Book of Common Prayer from the Anglican Church of Ghana was most
likely necessitated by Ghana's independence in 1957, which would
have required replacement or removal of Prayers for the Queen.
In addition, there were also a few changes in the Eucharist reflecting
the Anglo-Catholic nature of the Diocese, as described in Modern
Anglican Liturgies, 1958-1968, by Colin
"In Ghana (diocese
of Accra) the tradition has always been Anglo-catholic, and the
Accra Prayer Book (1960) reflects and standardizes this tradition,
even if somewhat unusually as far as the eucharist is concerned.
The whole 1662 rite is included in its original structure, but after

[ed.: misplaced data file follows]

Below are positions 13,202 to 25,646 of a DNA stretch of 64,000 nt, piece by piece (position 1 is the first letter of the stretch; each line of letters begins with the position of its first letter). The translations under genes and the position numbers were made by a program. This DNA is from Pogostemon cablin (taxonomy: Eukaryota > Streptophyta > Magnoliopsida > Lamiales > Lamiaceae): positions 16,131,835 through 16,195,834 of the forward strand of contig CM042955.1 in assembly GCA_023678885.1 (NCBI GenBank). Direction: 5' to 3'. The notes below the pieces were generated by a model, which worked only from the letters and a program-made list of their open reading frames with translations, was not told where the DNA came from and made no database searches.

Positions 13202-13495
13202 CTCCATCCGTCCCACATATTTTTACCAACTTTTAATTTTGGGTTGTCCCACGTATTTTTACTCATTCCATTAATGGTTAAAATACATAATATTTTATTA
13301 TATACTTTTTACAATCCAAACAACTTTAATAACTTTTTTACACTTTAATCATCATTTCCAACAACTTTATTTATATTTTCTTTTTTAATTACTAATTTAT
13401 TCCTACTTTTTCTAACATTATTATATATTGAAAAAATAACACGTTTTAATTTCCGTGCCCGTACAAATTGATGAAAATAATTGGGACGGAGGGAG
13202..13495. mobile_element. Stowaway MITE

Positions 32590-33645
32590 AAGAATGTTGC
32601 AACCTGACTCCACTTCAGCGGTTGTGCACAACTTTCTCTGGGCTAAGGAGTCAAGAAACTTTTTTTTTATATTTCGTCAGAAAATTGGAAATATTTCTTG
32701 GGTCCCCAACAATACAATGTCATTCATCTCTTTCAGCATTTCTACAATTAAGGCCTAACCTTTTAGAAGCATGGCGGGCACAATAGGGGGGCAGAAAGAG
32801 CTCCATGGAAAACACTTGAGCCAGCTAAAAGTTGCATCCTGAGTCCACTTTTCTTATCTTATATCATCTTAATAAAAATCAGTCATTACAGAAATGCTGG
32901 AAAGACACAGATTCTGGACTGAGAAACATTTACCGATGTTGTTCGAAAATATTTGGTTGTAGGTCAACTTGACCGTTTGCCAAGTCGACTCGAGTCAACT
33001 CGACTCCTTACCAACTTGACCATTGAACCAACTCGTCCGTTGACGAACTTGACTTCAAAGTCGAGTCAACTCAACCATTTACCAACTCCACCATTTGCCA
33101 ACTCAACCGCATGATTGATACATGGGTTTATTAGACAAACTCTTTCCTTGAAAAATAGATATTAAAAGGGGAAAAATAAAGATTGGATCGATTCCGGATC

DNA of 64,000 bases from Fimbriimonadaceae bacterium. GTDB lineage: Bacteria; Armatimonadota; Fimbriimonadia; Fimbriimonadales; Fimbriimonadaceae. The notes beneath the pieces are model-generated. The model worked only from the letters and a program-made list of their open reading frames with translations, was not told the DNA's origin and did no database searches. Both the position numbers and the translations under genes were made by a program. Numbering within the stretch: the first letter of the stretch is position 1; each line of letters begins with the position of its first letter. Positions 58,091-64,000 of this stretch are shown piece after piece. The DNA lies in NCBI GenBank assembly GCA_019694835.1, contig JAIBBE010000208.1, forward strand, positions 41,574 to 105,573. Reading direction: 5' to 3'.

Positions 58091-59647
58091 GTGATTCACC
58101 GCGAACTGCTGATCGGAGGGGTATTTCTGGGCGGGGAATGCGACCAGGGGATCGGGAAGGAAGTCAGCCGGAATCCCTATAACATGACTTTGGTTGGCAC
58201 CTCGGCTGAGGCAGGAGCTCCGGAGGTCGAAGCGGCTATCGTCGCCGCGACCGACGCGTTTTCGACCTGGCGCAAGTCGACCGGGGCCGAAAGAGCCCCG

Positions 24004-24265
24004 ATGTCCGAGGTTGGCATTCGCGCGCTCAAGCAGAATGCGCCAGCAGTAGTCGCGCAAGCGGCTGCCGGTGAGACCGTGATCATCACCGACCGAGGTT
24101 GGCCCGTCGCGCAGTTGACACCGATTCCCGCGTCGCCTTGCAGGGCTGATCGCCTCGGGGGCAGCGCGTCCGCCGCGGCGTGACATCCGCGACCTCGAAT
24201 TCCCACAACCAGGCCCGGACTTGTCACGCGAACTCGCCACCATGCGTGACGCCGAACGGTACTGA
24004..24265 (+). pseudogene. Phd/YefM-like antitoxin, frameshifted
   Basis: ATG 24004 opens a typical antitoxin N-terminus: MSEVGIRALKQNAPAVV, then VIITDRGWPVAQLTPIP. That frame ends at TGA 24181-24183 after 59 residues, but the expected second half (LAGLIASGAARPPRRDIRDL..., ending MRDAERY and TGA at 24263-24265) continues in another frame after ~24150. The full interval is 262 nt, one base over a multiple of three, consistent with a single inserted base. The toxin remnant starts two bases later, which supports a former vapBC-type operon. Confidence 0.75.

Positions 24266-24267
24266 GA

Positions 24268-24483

the Sanctus comes Benedictus Qui Venit and a rubric which implies
that the 'Western' canon is then said secretly as far as Quam
This is followed by Humble Access and the Prayer of Consecration
of 1662 aloud, and then (according to the rubric) comes the Unde
et Memores to the end of the canon secretly (whilst the worshippers
say secretly in English an anamnesis from [the 1929 Scottish BCP]I)."
Other than these
minimal changes, and some additions to the Calendar, this BCP follows
the 1662 almost exactly.